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Using Music for Productivity (Scientifically Proven Facts)

We know for a fact that music is a determining factor for mood, but what about productivity? Many people actually use music to gain more focus at work, I do it! I tune in to my playlist before I do my thing!

While we are doing work or a task, normally there’s an intermittent background noise bothering us which hinders us from getting through what we are doing. Every time a noise such as the barking of the dogs, cuckooing of the chickens, or a conversation from outside distracts you, your brain undergoes a slight disconnection from your task and you will again need a couple of seconds and even at times, it can take a few minutes to re-engage and proceed with the work from the point where you had left.

The idea that music can aid productivity in the workplace is in fact not as new as you or many would have imagined. Did you know that in 1940, the BBC launched a weekday radio program broadcasting twice a day, Music While You Work, with the objective to increase factory workers’ productivity? The show panned out that for a while there was even a third edition, airing later in the evening and particularly targeted the night shift workers. The scheme altogether ran for an astounding 27 years, finally being retired in 1967.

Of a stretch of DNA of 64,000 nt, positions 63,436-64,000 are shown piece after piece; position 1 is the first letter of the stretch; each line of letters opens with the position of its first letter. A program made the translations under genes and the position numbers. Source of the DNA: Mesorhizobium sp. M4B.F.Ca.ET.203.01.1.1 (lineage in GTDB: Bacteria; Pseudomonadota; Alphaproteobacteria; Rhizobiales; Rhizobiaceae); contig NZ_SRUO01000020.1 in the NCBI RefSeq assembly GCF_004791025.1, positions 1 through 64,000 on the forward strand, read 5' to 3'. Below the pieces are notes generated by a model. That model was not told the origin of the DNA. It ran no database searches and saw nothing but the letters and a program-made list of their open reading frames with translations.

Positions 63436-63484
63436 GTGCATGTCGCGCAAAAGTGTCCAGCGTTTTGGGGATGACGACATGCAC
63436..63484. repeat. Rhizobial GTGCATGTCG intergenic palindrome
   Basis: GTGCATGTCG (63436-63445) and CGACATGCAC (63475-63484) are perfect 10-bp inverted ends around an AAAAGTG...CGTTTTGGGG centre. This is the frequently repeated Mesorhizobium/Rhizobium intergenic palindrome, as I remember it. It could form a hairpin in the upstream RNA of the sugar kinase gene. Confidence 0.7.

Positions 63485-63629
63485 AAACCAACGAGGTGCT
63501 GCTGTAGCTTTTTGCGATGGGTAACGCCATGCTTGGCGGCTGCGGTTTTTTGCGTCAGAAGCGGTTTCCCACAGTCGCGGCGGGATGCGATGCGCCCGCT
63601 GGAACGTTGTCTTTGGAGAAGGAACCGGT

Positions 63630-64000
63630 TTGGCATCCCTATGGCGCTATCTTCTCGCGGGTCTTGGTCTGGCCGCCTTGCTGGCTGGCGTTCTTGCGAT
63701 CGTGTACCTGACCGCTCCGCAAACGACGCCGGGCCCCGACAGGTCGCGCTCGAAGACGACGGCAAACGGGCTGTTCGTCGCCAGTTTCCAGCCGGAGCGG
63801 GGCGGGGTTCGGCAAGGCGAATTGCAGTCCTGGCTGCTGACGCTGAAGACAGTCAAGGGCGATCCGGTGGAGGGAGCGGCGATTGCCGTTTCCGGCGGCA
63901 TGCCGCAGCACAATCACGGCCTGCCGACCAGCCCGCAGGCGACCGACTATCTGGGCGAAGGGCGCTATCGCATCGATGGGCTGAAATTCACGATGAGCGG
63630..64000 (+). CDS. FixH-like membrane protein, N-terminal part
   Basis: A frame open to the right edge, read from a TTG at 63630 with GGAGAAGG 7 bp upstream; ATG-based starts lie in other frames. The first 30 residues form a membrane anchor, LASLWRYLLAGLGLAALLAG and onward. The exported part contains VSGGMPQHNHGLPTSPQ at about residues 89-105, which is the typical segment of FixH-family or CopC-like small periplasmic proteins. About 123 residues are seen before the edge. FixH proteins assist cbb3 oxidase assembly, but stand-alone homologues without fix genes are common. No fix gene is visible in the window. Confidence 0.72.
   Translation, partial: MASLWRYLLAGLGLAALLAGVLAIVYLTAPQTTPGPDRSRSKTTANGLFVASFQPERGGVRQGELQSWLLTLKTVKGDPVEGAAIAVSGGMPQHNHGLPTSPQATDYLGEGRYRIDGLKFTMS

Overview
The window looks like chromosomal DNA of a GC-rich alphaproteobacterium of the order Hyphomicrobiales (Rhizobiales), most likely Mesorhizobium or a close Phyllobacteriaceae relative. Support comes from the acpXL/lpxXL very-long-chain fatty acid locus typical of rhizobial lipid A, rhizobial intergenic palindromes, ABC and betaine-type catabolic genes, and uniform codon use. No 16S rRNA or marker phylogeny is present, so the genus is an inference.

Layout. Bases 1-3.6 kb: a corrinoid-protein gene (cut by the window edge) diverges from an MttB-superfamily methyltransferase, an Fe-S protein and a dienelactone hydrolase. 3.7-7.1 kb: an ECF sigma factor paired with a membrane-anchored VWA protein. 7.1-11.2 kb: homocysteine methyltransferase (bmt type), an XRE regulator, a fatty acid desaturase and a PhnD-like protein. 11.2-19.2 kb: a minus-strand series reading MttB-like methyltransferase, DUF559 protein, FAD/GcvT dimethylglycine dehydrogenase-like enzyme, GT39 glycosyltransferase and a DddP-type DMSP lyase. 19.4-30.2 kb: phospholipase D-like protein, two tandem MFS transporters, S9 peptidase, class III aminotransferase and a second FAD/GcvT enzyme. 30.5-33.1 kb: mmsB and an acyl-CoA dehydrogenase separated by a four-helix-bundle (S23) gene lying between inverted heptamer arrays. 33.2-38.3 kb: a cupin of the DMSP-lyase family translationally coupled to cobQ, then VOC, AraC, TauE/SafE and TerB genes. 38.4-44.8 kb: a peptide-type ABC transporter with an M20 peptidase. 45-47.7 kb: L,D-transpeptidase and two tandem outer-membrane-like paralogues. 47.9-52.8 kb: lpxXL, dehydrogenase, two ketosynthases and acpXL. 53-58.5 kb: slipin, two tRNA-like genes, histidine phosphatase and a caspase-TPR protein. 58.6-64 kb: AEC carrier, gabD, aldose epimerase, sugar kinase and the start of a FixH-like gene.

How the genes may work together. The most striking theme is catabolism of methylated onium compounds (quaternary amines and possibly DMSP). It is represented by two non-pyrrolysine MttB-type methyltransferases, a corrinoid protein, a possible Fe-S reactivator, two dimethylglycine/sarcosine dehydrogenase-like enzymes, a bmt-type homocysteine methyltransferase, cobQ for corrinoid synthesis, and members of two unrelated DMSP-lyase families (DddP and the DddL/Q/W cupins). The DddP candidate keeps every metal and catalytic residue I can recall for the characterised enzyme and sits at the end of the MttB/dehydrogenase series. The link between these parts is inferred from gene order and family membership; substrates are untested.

Are you also familiar with the “”Mozart Effect“? The original 1993 study recorded a 15-minute-boosting on the performance of particular tasks called spatial reasoning. It was later argued though and turns out that the Mozart effect was mostly bogus.

A newer study wherein 56 software engineers were monitored as they worked in silence in comparison with working while listening to different types of music. It resulted in an increase in both mood and work quality with music rather than with silence therefore, it was concluded that the programmers were happier (just like the original Mozart Effect) and more productive with music while working.

No matter how music affects productivity, the results of newer studies have been more coherent than the ’90s Mozart Effect. A little study found a better mood and an increase in concentration on a reading task while listening to Baroque music. Another study found greater productivity and higher output from background music while performing a mundane task.

Lastly, scientific studies also state that when we listen to melodic sounds, it helps to accelerate the release of dopamine in our brains, resulting in a eudaemonia thus following greater ideas and higher productivity.